The RAC Foundation purports to "campaign to secure a fair deal for responsible road users.". By that statement one would assume they mean ALL responsible road users, you know, cyclists, motorists, people on buses, the lot. Right?.. Wrong!
In commenting on their report "A Roads Policy for Londoners"  released today, they had the following to say about cycling:
"The Mayor of London is in danger of becoming pre-occupied with minority-focused transport schemes, and high-cost initiatives rather than concentrating on the fundamental travel problems faced by millions of people every day. His emphasis on cycle ‘super-highways’, bikes for hire and a new bus for London has blinkered him to the wider strategic issues. With increasing demand for road space, many areas of central London could become no-go areas for cars because of the proliferation of road works, bus lanes and cycle-ways. In outer London population and traffic growth is set to bring increasing misery for motorists."
The chairman of the foundation, Professor Stephen Glaister, goes on to say:
"There are already an estimated 7.6 million people in greater London and this figure is set to grow by 800,000 by 2025. In the same period an extra 900,000 jobs will be created. This means an extra four million journeys in the city each and every day...
...[the Mayor] needs to think less about attention-grabbing policies linked to niche modes of travel like cycling and grasp the bigger problems of transport in the capital, not least congestion in outer London. With the best will in the world, encouraging a few more people onto their bikes is not going to solve the relentless jams in the suburbs." 
Now, maybe as a cyclist I am being somewhat facetious here, but is it just me or have the RAC Foundation totally failed to understand the point of cycling and schemes to promote cycling here? Boris Johnson's cycle superhighways scheme (on which I will write more of later) is part of a raft of measures aimed at bringing about a 'cycling revolution' here in London - a scheme to help instigate a modal shift from other forms of transport to the bicycle (ie. to stop cycling being a 'niche mode of transport' and become a major form of transport.) In a country where 60% of car journeys are less than 5 miles in distance , and considering the health benefits to the population, you'd think this would all be seen as a GOOD THING. Clearly not by the RAC Foundation, whose entire tone seems to be somewhat focused on the private automobile as the only solution to all of our ills. There isn't one solution to London's traffic problems - not cycling, not new buses, no magic wand. But, a focus on diversifying transport options (and this is where bikes come in) is a valuable path forward and if this means the motorcar becomes an element within a broader range of transport options then this has to be a positive. Inner city London, incidentally, has the lowest ownership of private car levels in the whole of the UK according to the Office of National Statistics, so when Boris is focusing on transport options other than the car he is appealing to the whole of his electorate, not just a select few. (56% of us do without a car in my home Borough, Tower Hamlets. 57.8% in more affluent Islington.)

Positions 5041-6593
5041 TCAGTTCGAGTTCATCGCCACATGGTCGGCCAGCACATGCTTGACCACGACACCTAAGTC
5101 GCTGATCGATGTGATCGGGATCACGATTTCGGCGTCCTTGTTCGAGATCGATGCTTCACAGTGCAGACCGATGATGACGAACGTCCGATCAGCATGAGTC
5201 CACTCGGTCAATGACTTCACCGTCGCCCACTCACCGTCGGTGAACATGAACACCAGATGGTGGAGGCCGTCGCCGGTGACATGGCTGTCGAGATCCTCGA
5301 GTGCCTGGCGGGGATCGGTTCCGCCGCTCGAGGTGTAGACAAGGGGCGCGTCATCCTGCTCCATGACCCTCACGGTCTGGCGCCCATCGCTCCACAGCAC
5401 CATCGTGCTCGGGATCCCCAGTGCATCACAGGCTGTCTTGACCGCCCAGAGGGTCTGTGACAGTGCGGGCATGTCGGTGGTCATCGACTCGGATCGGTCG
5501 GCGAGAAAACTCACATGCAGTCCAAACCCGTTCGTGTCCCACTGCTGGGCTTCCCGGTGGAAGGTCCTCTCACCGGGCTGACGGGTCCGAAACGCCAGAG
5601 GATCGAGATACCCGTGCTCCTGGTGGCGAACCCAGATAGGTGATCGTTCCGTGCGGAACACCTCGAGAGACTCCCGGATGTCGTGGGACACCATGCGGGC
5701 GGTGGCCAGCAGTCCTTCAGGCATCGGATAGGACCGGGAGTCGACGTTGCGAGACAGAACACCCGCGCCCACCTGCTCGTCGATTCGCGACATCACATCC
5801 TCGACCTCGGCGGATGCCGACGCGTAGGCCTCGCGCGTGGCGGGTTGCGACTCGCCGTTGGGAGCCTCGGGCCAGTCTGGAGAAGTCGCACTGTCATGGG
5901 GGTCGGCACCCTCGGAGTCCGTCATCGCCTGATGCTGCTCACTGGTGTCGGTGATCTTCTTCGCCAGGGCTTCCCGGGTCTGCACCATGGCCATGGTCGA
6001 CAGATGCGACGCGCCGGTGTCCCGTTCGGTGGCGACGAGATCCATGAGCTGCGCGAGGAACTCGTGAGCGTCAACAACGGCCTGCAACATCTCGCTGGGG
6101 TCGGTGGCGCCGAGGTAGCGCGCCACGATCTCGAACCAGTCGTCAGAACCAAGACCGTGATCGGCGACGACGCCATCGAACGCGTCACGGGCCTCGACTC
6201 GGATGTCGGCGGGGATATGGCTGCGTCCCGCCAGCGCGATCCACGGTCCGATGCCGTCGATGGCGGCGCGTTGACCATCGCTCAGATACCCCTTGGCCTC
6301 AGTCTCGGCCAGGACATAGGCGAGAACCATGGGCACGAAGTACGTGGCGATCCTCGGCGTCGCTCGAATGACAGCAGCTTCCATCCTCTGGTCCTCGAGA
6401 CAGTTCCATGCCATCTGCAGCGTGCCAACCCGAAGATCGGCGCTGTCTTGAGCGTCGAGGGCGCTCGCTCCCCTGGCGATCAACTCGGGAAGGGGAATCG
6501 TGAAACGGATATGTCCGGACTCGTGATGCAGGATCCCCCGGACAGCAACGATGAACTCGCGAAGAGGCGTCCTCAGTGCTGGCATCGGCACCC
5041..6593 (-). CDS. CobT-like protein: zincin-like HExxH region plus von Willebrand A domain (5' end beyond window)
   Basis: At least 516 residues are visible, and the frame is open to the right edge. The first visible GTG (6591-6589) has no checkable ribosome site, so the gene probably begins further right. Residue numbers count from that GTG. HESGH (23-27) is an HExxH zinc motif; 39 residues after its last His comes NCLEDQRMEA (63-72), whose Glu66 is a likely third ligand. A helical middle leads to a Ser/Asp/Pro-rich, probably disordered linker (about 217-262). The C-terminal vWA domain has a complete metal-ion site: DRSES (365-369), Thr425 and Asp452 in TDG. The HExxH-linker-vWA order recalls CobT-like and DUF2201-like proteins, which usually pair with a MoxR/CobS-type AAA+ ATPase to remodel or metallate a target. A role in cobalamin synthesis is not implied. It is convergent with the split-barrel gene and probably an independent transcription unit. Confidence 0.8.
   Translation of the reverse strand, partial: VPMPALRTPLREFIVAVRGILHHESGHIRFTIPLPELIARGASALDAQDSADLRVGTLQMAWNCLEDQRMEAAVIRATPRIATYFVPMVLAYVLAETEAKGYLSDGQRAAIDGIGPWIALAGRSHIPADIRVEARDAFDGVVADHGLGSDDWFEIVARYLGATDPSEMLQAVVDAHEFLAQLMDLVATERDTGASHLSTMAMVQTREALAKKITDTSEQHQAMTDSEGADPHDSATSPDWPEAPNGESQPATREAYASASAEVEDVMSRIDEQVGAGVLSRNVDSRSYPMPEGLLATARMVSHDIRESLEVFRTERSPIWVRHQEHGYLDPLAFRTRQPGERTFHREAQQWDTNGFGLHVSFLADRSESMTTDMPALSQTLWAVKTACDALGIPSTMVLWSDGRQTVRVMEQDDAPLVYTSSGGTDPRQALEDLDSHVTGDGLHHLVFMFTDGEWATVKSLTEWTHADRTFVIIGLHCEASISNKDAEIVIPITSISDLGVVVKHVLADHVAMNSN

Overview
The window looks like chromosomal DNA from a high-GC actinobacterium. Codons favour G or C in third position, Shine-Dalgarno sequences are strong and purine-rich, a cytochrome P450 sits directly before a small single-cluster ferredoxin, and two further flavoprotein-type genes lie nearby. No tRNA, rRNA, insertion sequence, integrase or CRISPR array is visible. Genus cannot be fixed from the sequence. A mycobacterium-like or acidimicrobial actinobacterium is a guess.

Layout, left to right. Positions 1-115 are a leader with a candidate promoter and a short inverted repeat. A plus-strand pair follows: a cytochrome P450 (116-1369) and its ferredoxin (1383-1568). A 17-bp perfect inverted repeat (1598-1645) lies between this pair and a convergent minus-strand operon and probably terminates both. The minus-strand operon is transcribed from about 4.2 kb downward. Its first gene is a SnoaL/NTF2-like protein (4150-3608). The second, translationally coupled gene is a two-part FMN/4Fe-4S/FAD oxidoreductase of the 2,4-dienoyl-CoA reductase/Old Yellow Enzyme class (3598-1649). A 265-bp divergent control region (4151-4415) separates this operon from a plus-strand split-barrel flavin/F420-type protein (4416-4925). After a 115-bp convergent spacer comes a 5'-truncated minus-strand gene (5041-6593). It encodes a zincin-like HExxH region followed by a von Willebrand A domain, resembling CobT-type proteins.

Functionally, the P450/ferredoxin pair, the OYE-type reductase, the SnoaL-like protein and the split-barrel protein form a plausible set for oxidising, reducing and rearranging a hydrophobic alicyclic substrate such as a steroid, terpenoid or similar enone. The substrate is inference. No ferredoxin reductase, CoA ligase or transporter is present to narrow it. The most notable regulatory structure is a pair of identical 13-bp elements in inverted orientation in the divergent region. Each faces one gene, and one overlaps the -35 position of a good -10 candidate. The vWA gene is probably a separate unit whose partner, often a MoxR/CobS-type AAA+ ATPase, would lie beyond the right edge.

Furthermore, I find it galling that the RAC Foundation is complaining about a comparatively low sum of money (off the top of my head the Transport For London budget for cycling schemes and promotion in London this year is somewhere in the region of £120 million - less than half than the approximate cost of building just one mile of new motor-way.) Viewpoints like the RAC’s only help to re-enforce the idea that cycling and cycling schemes are somehow 'stealing' money from motorists when of course we all pay for roads through our Council Tax and not, as so widely believed in this country, by our 'Road Tax'.
When Professor Glaister says "This means an extra four million journeys in the city each and every day" he fails to quantify how those journeys will take place (they could be by tube, or tram, or car, but not JUST by car) so is clearly employing alarm tactics. And, when he goes on to say "With the best will in the world, encouraging a few more people onto their bikes is not going to solve the relentless jams" he clearly hasn't grasped the importance of cycle advocacy and promotion schemes and their potential effects for transformation - back in the 1970s Denmark, and specifically Copenhagen, were as jammed and clogged with cars as any other European city - now they are a model transport city where 55% of all journeys are made by bicycle  That's how big the dream is at stake here and it's a poor show by the Professor for thinking otherwise.
It's a big FAIL for the RAC Foundation - Proffessor Glaistor, see me after class.
Links & sources:
 http://www.racfoundation.org/ "About Us"